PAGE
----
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Aircraft Park Structures

Flight Ticket Office

The world's first passenger flight ticket office was built at Brooklands early in 1911. Supplied for the well-known London theatre booking agency, Messrs. Keith Prowse & Co., it was originally located in the Aero Village on the Byfleet side of the Track. A telephone connected it with the company's London office and other branches.

According to 'Flight' magazine of 14th March 1911, anyone could book a short flight from this office for a price of two guineas, whereas four guineas bought a flight of three circuits around either Brooklands or Hendon aerodromes. For the more adventurous, a cross-country flight cost ten guineas.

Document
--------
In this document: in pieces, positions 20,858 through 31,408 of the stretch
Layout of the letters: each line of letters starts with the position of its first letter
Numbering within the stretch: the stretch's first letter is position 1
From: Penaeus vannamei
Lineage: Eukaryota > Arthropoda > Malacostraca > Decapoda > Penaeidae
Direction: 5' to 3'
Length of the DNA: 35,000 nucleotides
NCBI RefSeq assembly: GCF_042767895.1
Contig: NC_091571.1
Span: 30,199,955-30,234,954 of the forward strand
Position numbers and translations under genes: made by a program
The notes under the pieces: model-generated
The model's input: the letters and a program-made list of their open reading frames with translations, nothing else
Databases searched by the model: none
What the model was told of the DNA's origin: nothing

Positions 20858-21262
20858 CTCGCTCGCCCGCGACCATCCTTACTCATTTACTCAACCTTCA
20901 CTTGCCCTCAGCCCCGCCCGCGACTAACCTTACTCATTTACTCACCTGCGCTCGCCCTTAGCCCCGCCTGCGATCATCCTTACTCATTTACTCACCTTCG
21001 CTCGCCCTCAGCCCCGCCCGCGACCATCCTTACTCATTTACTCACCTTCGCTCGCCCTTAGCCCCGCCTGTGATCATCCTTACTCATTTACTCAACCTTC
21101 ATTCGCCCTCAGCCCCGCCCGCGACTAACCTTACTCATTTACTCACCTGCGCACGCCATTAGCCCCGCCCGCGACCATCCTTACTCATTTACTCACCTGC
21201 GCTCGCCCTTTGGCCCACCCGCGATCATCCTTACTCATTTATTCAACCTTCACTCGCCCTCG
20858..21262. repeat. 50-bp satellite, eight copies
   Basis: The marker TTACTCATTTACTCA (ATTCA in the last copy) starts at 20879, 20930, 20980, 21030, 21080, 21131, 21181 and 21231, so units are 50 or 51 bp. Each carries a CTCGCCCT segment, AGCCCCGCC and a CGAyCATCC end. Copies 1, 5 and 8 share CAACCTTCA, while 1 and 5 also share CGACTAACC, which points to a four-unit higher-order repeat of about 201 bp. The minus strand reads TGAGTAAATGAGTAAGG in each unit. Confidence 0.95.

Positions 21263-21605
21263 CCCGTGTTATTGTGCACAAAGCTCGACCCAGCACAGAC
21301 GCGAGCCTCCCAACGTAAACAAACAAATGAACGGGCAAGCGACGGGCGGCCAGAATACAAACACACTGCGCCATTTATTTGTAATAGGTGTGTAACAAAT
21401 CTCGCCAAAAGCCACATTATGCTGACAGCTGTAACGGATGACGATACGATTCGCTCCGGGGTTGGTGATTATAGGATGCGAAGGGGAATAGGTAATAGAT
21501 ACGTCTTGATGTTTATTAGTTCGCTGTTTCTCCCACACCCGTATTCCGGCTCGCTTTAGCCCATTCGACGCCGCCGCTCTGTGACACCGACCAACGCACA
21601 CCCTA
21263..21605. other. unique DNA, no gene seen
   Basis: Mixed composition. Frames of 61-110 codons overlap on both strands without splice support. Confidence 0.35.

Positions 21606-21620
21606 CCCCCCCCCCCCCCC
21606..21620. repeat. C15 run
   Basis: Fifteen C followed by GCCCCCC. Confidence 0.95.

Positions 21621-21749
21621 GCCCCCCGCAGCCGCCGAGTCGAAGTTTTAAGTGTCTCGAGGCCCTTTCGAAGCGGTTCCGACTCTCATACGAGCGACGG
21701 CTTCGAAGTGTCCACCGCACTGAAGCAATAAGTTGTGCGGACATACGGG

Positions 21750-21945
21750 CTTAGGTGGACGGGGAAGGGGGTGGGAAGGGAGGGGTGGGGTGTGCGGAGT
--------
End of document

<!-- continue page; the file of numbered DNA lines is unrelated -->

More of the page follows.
It is unlikely that the ticket office was still used for its original purpose after 1914 but fortunately it has survived to the present day, having been a pilots' reporting office between the wars, and later used for storage by Vickers-Armstrongs.

Today, the Flight Ticket Office is a Grade 2 Listed Building and a Scheduled Ancient Monument. In view of planned redevelopment nearby, the owners of the building, Trafalgar Brookmount Ltd, agreed that it should be dismantled and rebuilt on the Museum site - this task was completed in early 1989.

Brooklands Memorial

Built by Vickers-Armstrongs to mark the 50th anniversary of the opening of the Motor Course, it was unveiled by Lord Brabazon of Tara in July 1957. The memorial was originally located at the North end of the aerodrome and was designated as a Scheduled Monument in 2002. It was relocated to its current position on the museum site in 2006.


To defend against a potential attack by enemy paratroopers intent on sabotaging the factory, a pillbox was erected close to the bridge across the River Wey which was used to move aircraft from the factory to the airfield.

  • Brooklands memorial.jpg
  • WW2 pillbox place holder.jpg

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